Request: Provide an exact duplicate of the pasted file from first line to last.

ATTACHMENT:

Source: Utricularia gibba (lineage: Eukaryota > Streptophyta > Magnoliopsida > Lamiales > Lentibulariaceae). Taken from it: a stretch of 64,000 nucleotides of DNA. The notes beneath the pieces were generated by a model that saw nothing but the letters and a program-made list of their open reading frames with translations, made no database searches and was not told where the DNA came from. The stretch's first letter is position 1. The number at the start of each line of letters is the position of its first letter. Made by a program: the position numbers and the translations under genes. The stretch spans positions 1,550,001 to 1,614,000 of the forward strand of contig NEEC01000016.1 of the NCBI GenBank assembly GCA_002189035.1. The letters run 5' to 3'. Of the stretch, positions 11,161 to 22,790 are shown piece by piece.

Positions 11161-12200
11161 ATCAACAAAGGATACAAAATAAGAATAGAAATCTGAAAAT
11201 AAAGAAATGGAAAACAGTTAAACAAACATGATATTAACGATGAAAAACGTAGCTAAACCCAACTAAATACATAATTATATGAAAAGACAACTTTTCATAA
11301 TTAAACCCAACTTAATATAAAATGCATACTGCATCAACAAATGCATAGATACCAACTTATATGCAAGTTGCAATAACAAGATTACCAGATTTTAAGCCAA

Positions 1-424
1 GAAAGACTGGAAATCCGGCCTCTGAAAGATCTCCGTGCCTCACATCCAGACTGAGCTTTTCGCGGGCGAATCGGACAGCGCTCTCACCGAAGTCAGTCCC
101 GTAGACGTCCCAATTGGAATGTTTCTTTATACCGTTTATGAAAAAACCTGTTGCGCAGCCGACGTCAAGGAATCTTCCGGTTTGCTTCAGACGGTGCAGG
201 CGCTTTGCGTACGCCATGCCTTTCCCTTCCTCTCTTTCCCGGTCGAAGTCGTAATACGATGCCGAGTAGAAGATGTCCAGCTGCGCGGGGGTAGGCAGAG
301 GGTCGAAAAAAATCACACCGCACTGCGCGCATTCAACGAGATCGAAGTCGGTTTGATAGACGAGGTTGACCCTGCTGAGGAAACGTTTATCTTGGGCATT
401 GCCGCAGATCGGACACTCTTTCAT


Source: Utricularia gibba (lineage: Eukaryota > Streptophyta > Magnoliopsida > Lamiales > Lentibulariaceae). Taken from it: a stretch of 64,000 nucleotides of DNA. The notes beneath the pieces were generated by a model that saw nothing but the letters and a program-made list of their open reading frames with translations, made no database searches and was not told where the DNA came from. The stretch's first letter is position 1. The number at the start of each line of letters is the position of its first letter. Made by a program: the position numbers and the translations under genes. The stretch spans positions 1,550,001 to 1,614,000 of the forward strand of contig NEEC01000016.1 of the NCBI GenBank assembly GCA_002189035.1. The letters run 5' to 3'. Of the stretch, positions 11,161 to 22,790 are shown piece by piece.

Positions 11161-12200
11161 ATCAACAAAGGATACAAAATAAGAATAGAAATCTGAAAAT
11201 AAAGAAATGGAAAACAGTTAAACAAACATGATATTAACGATGAAAAACGTAGCTAAACCCAACTAAATACATAATTATATGAAAAGACAACTTTTCATAA
11301 TTAAACCCAACTTAATATAAAATGCATACTGCATCAACAAATGCATAGATACCAACTTATATGCAAGTTGCAATAACAAGATTACCAGATTTTAAGCCAA

Positions 1-424
1 GAAAGACTGGAAATCCGGCCTCTGAAAGATCTCCGTGCCTCACATCCAGACTGAGCTTTTCGCGGGCGAATCGGACAGCGCTCTCACCGAAGTCAGTCCC
101 GTAGACGTCCCAATTGGAATGTTTCTTTATACCGTTTATGAAAAAACCTGTTGCGCAGCCGACGTCAAGGAATCTTCCGGTTTGCTTCAGACGGTGCAGG
201 CGCTTTGCGTACGCCATGCCTTTCCCTTCCTCTCTTTCCCGGTCGAAGTCGTAATACGATGCCGAGTAGAAGATGTCCAGCTGCGCGGGGGTAGGCAGAG
301 GGTCGAAAAAAATCACACCGCACTGCGCGCATTCAACGAGATCGAAGTCGGTTTGATAGACGAGGTTGACCCTGCTGAGGAAACGTTTATCTTGGGCATT
401 GCCGCAGATCGGACACTCTTTCAT